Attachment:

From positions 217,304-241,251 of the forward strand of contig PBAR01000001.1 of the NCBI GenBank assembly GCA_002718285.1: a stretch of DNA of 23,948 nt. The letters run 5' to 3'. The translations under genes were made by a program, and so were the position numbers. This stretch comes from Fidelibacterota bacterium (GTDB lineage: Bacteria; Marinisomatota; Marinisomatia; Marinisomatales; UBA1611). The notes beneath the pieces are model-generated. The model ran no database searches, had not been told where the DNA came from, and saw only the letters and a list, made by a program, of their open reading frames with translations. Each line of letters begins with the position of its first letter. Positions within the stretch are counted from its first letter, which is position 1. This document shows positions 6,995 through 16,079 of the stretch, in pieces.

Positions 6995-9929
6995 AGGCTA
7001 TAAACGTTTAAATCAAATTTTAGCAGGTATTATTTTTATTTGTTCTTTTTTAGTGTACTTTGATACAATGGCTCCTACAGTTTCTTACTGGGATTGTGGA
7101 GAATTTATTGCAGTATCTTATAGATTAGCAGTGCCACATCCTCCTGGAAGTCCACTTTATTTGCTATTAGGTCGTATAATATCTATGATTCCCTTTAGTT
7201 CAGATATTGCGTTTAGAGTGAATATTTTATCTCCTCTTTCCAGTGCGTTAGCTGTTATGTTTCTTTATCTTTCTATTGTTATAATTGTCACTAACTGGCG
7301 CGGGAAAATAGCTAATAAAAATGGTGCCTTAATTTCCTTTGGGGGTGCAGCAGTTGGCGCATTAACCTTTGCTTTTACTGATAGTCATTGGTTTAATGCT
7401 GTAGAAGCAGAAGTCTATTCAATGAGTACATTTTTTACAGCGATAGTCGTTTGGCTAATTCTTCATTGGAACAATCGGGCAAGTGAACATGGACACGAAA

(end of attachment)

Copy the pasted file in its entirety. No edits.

From positions 217,304-241,251 of the forward strand of contig PBAR01000001.1 of the NCBI GenBank assembly GCA_002718285.1: a stretch of DNA of 23,948 nt. The letters run 5' to 3'. The translations under genes were made by a program, and so were the position numbers. This stretch comes from Fidelibacterota bacterium (GTDB lineage: Bacteria; Marinisomatota; Marinisomatia; Marinisomatales; UBA1611). The notes beneath the pieces are model-generated. The model ran no database searches, had not been told where the DNA came from, and saw only the letters and a list, made by a program, of their open reading frames with translations. Each line of letters begins with the position of its first letter. Positions within the stretch are counted from its first letter, which is position 1. This document shows positions 6,995 through 16,079 of the stretch, in pieces.

Positions 6995-9929
6995 AGGCTA
7001 TAAACGTTTAAATCAAATTTTAGCAGGTATTATTTTTATTTGTTCTTTTTTAGTGTACTTTGATACAATGGCTCCTACAGTTTCTTACTGGGATTGTGGA
7101 GAATTTATTGCAGTATCTTATAGATTAGCAGTGCCACATCCTCCTGGAAGTCCACTTTATTTGCTATTAGGTCGTATAATATCTATGATTCCCTTTAGTT
7201 CAGATATTGCGTTTAGAGTGAATATTTTATCTCCTCTTTCCAGTGCGTTAGCTGTTATGTTTCTTTATCTTTCTATTGTTATAATTGTCACTAACTGGCG
7301 CGGGAAAATAGCTAATAAAAATGGTGCCTTAATTTCCTTTGGGGGTGCAGCAGTTGGCGCATTAACCTTTGCTTTTACTGATAGTCATTGGTTTAATGCT
7401 GTAGAAGCAGAAGTCTATTCAATGAGTACATTTTTTACAGCGATAGTCGTTTGGCTAATTCTTCATTGGAACAATCGGGCAAGTGAACATGGACACGAAA